If it was me, I'd go the following route, trying to pick some interesting towns for overnights..

Albany > Cleveland area (maybe Ashtabula?)
Cleveland > Galesburg IL
Galesburg > Sioux Falls SD
Sioux Falls > Sheridan WY
Sheridan > Missoula MT
Missoula > Olympia

I can't imagine you needing reservations anywhere on this route. Or, if you want to get some additional benefit, pick a hotel/motel chain you like and look for successive places when you check in the night before, e.g. find a Holiday Inn (or whatever) in Missoula when you check into one in Sheridan. You can accumulate hotel points that can be useful down the line.
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Apr 7th, 2010, 06:11 AM
  #16
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Thanks everyone for the suggestions and advice. I'm probably going to be making the trip in early May. Several people have offered to drive with me but I'm not sure they realize how long the trip is!

I'm getting excited about the trip and the weather shouldn't be an issue at that point. I'll report back after my adventure!
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Apr 7th, 2010, 11:01 AM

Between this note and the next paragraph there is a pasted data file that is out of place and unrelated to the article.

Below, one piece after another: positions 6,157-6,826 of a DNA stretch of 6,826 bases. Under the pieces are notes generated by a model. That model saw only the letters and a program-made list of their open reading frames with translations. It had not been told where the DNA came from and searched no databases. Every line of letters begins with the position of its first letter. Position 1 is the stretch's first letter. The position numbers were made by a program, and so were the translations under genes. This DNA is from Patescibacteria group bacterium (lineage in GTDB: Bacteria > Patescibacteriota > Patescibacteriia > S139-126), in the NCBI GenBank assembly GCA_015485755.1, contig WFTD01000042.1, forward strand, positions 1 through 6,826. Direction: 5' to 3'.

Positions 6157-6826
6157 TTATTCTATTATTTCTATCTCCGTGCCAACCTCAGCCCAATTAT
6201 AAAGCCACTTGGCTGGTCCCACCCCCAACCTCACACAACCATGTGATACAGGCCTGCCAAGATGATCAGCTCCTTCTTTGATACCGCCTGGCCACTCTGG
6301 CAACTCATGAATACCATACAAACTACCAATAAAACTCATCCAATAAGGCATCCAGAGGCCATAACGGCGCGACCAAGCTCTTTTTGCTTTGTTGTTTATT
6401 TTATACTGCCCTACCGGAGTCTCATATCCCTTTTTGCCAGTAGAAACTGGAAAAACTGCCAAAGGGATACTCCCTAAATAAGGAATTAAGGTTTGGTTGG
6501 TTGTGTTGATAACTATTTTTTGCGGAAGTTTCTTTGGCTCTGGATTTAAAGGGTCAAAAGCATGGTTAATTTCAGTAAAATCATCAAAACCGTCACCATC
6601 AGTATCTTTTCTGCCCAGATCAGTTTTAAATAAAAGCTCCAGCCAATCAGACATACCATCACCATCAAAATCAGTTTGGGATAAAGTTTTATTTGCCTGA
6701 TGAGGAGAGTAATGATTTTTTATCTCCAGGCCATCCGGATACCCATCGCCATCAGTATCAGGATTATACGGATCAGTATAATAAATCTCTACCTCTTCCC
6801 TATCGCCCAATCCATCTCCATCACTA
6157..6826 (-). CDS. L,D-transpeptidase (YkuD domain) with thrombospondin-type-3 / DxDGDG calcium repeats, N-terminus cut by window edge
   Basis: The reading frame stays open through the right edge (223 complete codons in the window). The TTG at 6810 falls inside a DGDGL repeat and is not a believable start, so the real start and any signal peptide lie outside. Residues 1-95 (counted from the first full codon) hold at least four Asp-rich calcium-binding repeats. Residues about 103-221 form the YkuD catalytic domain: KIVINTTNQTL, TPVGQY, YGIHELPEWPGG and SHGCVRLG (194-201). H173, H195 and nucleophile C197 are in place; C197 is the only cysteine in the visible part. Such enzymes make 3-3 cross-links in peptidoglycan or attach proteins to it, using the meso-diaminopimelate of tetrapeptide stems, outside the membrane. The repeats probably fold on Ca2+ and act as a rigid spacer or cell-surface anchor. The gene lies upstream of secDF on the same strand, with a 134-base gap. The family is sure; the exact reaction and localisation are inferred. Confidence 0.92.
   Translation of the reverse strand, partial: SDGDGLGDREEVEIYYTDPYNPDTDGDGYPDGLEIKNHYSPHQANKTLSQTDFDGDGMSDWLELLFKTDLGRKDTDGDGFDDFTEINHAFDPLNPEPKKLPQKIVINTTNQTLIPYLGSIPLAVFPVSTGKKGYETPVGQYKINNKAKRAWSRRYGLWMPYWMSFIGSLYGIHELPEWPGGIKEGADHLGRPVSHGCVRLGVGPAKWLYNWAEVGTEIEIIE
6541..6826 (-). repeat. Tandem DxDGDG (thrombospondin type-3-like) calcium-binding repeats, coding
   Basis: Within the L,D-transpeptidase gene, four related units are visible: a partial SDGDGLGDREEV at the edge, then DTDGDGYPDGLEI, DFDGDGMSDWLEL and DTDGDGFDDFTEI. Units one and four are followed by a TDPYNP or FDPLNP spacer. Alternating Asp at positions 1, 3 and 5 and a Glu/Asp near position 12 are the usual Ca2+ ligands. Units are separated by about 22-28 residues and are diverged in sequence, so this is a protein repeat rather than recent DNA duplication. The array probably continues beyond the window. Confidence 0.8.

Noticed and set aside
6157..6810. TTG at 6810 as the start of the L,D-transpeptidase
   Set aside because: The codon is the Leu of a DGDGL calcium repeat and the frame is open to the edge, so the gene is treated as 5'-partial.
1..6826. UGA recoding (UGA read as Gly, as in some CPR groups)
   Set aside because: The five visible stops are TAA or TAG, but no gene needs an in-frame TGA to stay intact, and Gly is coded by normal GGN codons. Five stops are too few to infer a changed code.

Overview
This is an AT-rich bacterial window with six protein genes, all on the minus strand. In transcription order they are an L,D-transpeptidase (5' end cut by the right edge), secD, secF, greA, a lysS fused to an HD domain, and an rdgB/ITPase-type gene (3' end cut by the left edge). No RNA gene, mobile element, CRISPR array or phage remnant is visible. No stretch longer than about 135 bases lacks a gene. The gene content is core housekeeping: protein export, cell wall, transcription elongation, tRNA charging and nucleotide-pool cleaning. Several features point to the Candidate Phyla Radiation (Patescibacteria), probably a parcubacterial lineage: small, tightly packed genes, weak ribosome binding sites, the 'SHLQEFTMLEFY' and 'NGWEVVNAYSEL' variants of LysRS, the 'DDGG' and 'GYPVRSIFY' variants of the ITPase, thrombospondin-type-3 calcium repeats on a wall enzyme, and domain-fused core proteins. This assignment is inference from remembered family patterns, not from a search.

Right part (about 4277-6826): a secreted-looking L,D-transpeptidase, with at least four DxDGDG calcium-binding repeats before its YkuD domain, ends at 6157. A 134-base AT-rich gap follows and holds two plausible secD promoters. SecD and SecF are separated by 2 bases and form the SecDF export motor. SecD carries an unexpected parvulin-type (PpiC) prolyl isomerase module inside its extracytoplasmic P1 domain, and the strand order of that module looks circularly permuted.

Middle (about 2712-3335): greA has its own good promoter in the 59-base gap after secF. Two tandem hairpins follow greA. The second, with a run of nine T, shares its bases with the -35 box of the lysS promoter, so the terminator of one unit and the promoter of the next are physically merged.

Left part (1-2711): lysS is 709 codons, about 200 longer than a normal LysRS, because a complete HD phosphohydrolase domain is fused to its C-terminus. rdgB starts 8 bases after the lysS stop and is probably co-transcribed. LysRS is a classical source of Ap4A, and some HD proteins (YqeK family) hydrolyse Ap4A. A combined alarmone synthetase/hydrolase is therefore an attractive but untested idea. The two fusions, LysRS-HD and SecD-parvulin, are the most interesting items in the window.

#17
 
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Make sure anyone you travel with will be a good companion for 5-6 days. That's a lot of time to spend together. My DH and I travel really well together but even we have our moments. But I'd still rather go with someone than alone - do you have a pet?!
Congrats on the move!
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Apr 7th, 2010, 04:01 PM
  #18
 
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About 2 yrs ago in May I did a trip from MA to CO with my son and 2 dogs as we were moving house. We got a route planned and accomodation booked through AAA. We also had a GPS system that helped a lot. We took 4 days/3 nights to drive at about 450-600 miles a day. The hotels had to be dog friendly so we did pre book. You will probably have more options on accomodation if you are travelling without critters.